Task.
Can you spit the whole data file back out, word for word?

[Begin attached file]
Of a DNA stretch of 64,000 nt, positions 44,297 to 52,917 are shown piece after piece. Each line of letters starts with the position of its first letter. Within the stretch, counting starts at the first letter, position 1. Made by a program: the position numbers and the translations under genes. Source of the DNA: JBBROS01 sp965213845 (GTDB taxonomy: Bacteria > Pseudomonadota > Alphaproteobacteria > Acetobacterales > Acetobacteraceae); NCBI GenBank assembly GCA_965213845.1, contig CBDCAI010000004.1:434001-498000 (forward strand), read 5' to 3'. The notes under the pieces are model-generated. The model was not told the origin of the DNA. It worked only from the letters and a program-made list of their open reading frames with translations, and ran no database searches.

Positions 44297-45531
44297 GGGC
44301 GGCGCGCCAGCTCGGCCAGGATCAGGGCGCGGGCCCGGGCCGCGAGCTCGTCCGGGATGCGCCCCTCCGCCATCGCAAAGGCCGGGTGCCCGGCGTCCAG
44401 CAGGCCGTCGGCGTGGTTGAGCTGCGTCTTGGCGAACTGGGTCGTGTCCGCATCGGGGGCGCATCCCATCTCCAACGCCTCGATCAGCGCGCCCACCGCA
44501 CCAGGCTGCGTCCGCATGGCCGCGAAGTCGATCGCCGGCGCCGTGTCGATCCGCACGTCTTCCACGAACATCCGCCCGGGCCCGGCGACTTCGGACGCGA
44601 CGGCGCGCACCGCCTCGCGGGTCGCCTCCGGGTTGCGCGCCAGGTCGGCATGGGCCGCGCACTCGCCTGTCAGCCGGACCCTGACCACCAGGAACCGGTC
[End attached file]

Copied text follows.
Of a DNA stretch of 64,000 nt, positions 44,297 to 52,917 are shown piece after piece. Each line of letters starts with the position of its first letter. Within the stretch, counting starts at the first letter, position 1. Made by a program: the position numbers and the translations under genes. Source of the DNA: JBBROS01 sp965213845 (GTDB taxonomy: Bacteria > Pseudomonadota > Alphaproteobacteria > Acetobacterales > Acetobacteraceae); NCBI GenBank assembly GCA_965213845.1, contig CBDCAI010000004.1:434001-498000 (forward strand), read 5' to 3'. The notes under the pieces are model-generated. The model was not told the origin of the DNA. It worked only from the letters and a program-made list of their open reading frames with translations, and ran no database searches.

Positions 44297-45531
44297 GGGC
44301 GGCGCGCCAGCTCGGCCAGGATCAGGGCGCGGGCCCGGGCCGCGAGCTCGTCCGGGATGCGCCCCTCCGCCATCGCAAAGGCCGGGTGCCCGGCGTCCAG
44401 CAGGCCGTCGGCGTGGTTGAGCTGCGTCTTGGCGAACTGGGTCGTGTCCGCATCGGGGGCGCATCCCATCTCCAACGCCTCGATCAGCGCGCCCACCGCA
44501 CCAGGCTGCGTCCGCATGGCCGCGAAGTCGATCGCCGGCGCCGTGTCGATCCGCACGTCTTCCACGAACATCCGCCCGGGCCCGGCGACTTCGGACGCGA
44601 CGGCGCGCACCGCCTCGCGGGTCGCCTCCGGGTTGCGCGCCAGGTCGGCATGGGCCGCGCACTCGCCTGTCAGCCGGACCCTGACCACCAGGAACCGGTC